Interning Abroad: The Ideal Balance of Work and Travel

By Lexie Kadlec posted 03-19-2019 08:18

  

Thanks to advancements in technology, transportation, and international communication, traveling abroad is easier than it’s ever been. And as international travel and exchange becomes becomes increasingly accessible, there’s more and more of a demand for internships abroad. Instead of a short vacation or a study abroad experience, interning abroad offers something else—the chance to live and work in a different country. You can grow professionally while experiencing a foreign culture and exploring a new city. It’s the excitement of travel with the pragmatic benefits of an internship—the perfect combination. 

As demand for international internships soars, international internship programs open up new destination cities each year. Opportunities are available in most major international cities like London, New York City, Madrid, Tokyo, Hong Kong, Chicago, Toronto, Dublin, Shanghai, and Barcelona. If you’re looking for opportunities more off the beaten track, there are also international internships in cities like Medellín, Colombia, Santiago, Chile, Bangkok, Thailand, and Melbourne, Australia. There are several reliable resources for seeing which international internship program might be right for you. 

Fluency in English is an absolute must for most international internship programs, especially in the United States, Canada, the United Kingdom, and Australia. Beyond that, it really depends on which kind of internship you’re looking to do. Internships that require strong language skills, like a journalism internship, would be difficult to do without knowing the native language—especially in Spanish-speaking cities like Madrid or Medellín, for example. Most programs in Asia, however, do not require the native language; English is sufficient. In general, a lot of workplaces around the world like to host native English speakers, being the global language of business and commerce. But if you speak some of the local language, you’ll be able to do more, communicate more, and make stronger connections to the culture.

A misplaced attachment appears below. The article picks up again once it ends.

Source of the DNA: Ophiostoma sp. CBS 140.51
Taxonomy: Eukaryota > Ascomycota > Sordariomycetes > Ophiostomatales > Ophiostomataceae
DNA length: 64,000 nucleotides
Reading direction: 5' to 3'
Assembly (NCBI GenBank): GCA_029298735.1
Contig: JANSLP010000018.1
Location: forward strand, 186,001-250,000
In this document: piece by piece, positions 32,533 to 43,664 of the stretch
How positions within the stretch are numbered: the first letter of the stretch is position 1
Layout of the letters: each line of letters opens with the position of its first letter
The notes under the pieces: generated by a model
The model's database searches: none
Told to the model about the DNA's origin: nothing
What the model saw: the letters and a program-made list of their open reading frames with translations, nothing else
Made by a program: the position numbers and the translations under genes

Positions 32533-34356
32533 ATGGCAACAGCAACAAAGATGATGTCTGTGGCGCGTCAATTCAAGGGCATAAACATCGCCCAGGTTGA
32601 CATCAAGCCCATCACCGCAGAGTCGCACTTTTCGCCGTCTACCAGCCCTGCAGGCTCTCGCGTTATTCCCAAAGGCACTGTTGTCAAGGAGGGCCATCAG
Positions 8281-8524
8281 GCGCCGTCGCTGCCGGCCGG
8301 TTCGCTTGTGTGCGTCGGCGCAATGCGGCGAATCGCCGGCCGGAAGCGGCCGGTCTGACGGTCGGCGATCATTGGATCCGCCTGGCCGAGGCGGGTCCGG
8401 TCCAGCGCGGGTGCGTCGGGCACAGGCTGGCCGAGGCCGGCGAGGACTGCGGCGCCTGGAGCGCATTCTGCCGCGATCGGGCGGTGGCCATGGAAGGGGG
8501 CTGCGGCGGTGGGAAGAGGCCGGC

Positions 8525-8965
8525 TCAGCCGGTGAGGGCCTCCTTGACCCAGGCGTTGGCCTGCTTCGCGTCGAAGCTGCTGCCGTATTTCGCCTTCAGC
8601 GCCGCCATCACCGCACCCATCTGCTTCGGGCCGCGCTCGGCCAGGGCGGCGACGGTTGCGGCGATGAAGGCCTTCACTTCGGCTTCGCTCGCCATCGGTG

Even if you’re speaking some English at work, there are still plenty of opportunities to learn the local language at your internship abroad. In fact, interning abroad is the ideal situation for picking up another tongue. It’s an immersive experience, so the intern is constantly hearing and relying on their language skills to get around town, make friends, order food, buy groceries, and more. Most of the time, interns abroad are also exposed to a foreign language at the office. Even if you don’t become completely fluent, you’ll have a foreign language on your resume that you learned in a professional setting. 

Beyond picking up another language, interning abroad offers a long list of professional and personal benefits. You get to engage with another culture in a more authentic way, spending time in an international office and living in a local neighborhood. You learn about your industry from another country’s perspective and get real-world professional experience in your field. You get an extended stay in a fascinating international city, with loads of sightseeing opportunities. You meet interesting people from all over the planet, making friends from various backgrounds that will open your eyes up to different ways of seeing the world. You learn to be independent. You learn that there are many ways to live life and measure success. You also learn to be patient with others and with yourself, as mundane tasks that would be easy to do back home are more challenging in a completely foreign context.

All of this is to say, the upsides of doing an internship abroad are plentiful. It truly is the ideal balance of work and travel—something to sate your wanderlust while you turn a new leaf in your career.

 

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